9.5 Theses for 21st Century Christian Thinking

The 95 Theses: A reader's guide – The Lutheran Witness

I don’t know about you, but I wouldn’t mind a break from the craziness in the US surrounding political, social, and ethnic debates. There’s so many people using the same terms, but meaning different things. There’s so many folks talking past each other. There’s elements that are trying to foment unrest on all fronts. In the midst of this, I’ve been thinking. As a Christian, how should I think about these things? What questions should I be asking as someone whose only true allegiance is to King Jesus? As a believer, are there principles that I can keep in mind as I engage with others in loving dialogue or counsel?

So, below is my attempt. You might call them theses – short positional statements that help me think clearly in crazy times. I hope they help you. Also, whether you want to comment or email, I’d love to hear your thoughts, concerns, questions!

  1. Any solution that pits one group against another must be rejected. The Gospel tears down the dividing wall.
  2. Any solution that affirms EVERYTHING about any group or rejects EVERYTHING about another group must be rejected. The Gospel affirms what is good in every culture and condemns/judges the evil that is in every culture.
  3. Any solution that does not include the Gospel as THE solution must be rejected. Holiness can’t be legislated, not even in the Old Testament. Yes, let’s have holy, righteous laws, but only the Gospel, and the new birth it brings, transforms people.
  4. Any solution that primarily targets behavior, instead of the heart, must be rejected. As Christians, if someone is kind and respectful but unconverted and bound for hell, how can we be OK with that?
    • Similarly, any solution that dictates what generosity looks like. We can all agree that some in the early church sold everything they had to share, but we don’t see all churches, everywhere in the NT doing that. So, yes, call for generosity. And then leave it God and the individual to decide what that looks like. To mandate or even legislate this, I believe, would be sin.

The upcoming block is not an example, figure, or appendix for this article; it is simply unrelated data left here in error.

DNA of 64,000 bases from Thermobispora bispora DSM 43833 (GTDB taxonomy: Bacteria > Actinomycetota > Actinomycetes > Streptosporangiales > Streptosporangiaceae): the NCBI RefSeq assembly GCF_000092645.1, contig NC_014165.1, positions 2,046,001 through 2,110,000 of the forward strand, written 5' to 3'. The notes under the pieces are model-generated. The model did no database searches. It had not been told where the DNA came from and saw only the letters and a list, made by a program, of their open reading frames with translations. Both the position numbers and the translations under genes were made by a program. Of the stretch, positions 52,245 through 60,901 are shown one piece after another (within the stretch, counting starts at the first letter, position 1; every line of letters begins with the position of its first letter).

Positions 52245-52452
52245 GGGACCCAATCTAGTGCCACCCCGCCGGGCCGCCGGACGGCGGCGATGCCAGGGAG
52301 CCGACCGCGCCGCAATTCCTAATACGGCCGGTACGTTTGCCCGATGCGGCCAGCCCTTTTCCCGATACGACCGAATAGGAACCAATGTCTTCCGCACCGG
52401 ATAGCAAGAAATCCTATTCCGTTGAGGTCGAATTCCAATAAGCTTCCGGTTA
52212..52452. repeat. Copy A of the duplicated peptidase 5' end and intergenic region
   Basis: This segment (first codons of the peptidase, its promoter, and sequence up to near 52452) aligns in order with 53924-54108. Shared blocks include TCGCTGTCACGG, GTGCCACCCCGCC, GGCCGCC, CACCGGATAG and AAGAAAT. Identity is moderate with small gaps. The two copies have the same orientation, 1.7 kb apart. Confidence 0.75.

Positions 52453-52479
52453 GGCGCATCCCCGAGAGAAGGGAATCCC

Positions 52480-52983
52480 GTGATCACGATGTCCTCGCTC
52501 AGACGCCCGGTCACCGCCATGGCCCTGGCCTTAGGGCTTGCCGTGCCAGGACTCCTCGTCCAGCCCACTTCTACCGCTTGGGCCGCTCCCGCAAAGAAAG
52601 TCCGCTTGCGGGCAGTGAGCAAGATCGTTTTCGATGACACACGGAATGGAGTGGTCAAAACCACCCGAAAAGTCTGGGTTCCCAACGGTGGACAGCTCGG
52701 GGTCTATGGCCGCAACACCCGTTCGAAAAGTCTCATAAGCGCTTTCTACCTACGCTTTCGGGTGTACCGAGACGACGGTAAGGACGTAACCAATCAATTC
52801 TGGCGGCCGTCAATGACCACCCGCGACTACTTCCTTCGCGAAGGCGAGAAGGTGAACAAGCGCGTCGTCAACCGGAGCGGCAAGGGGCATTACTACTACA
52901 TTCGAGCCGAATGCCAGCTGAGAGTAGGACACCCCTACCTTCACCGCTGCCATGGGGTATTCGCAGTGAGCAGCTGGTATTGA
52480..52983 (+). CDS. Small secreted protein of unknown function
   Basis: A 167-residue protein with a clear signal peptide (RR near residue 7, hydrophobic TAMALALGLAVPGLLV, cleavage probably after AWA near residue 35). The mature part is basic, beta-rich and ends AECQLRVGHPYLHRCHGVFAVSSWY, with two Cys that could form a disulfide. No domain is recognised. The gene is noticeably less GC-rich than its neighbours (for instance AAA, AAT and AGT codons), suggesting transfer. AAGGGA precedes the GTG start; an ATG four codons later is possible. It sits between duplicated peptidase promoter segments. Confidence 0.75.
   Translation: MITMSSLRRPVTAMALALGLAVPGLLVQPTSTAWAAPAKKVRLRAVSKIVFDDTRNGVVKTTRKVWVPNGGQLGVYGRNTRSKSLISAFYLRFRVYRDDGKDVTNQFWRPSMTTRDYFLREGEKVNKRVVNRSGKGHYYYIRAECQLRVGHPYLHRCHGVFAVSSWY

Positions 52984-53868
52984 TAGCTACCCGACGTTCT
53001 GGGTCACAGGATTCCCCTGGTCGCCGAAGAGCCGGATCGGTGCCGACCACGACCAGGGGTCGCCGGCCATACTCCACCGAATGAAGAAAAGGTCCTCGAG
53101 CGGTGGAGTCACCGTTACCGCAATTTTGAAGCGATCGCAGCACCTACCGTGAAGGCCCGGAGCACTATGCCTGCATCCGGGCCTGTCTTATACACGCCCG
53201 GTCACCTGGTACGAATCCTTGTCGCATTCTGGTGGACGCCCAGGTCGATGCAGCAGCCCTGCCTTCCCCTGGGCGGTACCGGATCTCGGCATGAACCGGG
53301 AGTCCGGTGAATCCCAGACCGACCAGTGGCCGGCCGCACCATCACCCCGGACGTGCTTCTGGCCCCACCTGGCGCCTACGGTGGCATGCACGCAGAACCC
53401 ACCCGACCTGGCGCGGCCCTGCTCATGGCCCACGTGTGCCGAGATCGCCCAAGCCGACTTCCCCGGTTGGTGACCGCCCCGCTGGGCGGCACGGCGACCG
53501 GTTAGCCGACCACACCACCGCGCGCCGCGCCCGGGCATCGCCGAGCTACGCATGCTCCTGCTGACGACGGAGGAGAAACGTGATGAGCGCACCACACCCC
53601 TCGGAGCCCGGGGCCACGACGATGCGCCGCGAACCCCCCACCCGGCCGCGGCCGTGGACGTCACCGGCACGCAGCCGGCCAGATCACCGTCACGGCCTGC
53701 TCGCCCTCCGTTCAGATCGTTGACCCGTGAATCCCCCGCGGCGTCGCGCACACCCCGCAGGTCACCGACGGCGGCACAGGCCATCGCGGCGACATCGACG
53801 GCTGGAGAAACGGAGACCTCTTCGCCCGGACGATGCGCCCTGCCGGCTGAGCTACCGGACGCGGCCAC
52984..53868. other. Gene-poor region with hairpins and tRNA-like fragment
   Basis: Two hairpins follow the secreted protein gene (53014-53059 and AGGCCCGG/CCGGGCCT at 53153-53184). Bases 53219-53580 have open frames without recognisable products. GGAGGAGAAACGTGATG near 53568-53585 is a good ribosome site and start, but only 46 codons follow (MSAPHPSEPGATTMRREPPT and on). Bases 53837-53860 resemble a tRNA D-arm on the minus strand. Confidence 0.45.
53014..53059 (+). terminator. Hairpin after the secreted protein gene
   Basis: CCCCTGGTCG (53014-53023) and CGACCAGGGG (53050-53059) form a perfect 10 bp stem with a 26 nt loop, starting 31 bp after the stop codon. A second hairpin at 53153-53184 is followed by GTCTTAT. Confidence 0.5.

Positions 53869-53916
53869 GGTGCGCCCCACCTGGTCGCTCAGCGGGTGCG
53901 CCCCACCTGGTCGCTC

5. Any solution that doesn’t have the Church as the central player must be rejected. The halls of congress don’t have the message that can change hearts.
  6. Any solution that sees the use or distribution of power as the answer must be rejected. The greatest shall be servant of all. The last shall be first. Jesus emptied himself, and we are told to imitate Him.
  7. Any position that calls for undivided attention OR fullest commitment other than Christ must be rejected. That’s called idolatry. Besides Christ’s invitation, any other can be ignored if needed and/or good.
  8. Any position that requires “adherence or anathema” (support/believe/affirm/vote this or you’re not really a Christian) must be rejected (unless we’re talking about the actual Gospel). Those whom God foreknew, He justifies, sanctifies, and glorifies. He determines your salvation from start to finish…no one else has a say, and your advocacy for any policy or position doesn’t top-off what is lacking in the blood of Jesus.
  9. Similarly, any position that equates your commitment to it AS your commitment to Christ must be rejected. That is called syncretism – when the faith is polluted with elements form the world and actually becomes a false religion. When you add race or politics or anything else to the Gospel, you create a false gospel.

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